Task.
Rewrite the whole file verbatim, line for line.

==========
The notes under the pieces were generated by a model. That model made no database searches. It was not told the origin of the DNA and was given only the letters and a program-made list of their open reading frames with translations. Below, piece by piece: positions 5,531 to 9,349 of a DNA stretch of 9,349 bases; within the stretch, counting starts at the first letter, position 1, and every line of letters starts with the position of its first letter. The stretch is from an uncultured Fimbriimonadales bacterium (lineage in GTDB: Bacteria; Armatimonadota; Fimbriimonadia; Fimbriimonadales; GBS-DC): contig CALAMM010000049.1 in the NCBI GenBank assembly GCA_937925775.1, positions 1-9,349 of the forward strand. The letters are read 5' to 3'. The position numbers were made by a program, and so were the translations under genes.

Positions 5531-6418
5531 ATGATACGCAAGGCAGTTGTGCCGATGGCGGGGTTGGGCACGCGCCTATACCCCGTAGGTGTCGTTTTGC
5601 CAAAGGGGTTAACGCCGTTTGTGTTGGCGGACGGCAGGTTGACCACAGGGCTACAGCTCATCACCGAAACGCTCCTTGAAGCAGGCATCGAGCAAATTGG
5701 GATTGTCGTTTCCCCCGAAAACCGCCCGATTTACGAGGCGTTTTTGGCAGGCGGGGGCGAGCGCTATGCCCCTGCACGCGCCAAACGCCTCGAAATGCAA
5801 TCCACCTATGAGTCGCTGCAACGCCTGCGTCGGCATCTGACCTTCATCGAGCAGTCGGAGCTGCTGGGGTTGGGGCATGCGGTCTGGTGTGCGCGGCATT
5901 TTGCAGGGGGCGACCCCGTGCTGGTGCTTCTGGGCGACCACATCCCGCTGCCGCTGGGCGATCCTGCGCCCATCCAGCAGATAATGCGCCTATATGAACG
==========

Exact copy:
The notes under the pieces were generated by a model. That model made no database searches. It was not told the origin of the DNA and was given only the letters and a program-made list of their open reading frames with translations. Below, piece by piece: positions 5,531 to 9,349 of a DNA stretch of 9,349 bases; within the stretch, counting starts at the first letter, position 1, and every line of letters starts with the position of its first letter. The stretch is from an uncultured Fimbriimonadales bacterium (lineage in GTDB: Bacteria; Armatimonadota; Fimbriimonadia; Fimbriimonadales; GBS-DC): contig CALAMM010000049.1 in the NCBI GenBank assembly GCA_937925775.1, positions 1-9,349 of the forward strand. The letters are read 5' to 3'. The position numbers were made by a program, and so were the translations under genes.

Positions 5531-6418
5531 ATGATACGCAAGGCAGTTGTGCCGATGGCGGGGTTGGGCACGCGCCTATACCCCGTAGGTGTCGTTTTGC
5601 CAAAGGGGTTAACGCCGTTTGTGTTGGCGGACGGCAGGTTGACCACAGGGCTACAGCTCATCACCGAAACGCTCCTTGAAGCAGGCATCGAGCAAATTGG
5701 GATTGTCGTTTCCCCCGAAAACCGCCCGATTTACGAGGCGTTTTTGGCAGGCGGGGGCGAGCGCTATGCCCCTGCACGCGCCAAACGCCTCGAAATGCAA
5801 TCCACCTATGAGTCGCTGCAACGCCTGCGTCGGCATCTGACCTTCATCGAGCAGTCGGAGCTGCTGGGGTTGGGGCATGCGGTCTGGTGTGCGCGGCATT
5901 TTGCAGGGGGCGACCCCGTGCTGGTGCTTCTGGGCGACCACATCCCGCTGCCGCTGGGCGATCCTGCGCCCATCCAGCAGATAATGCGCCTATATGAACG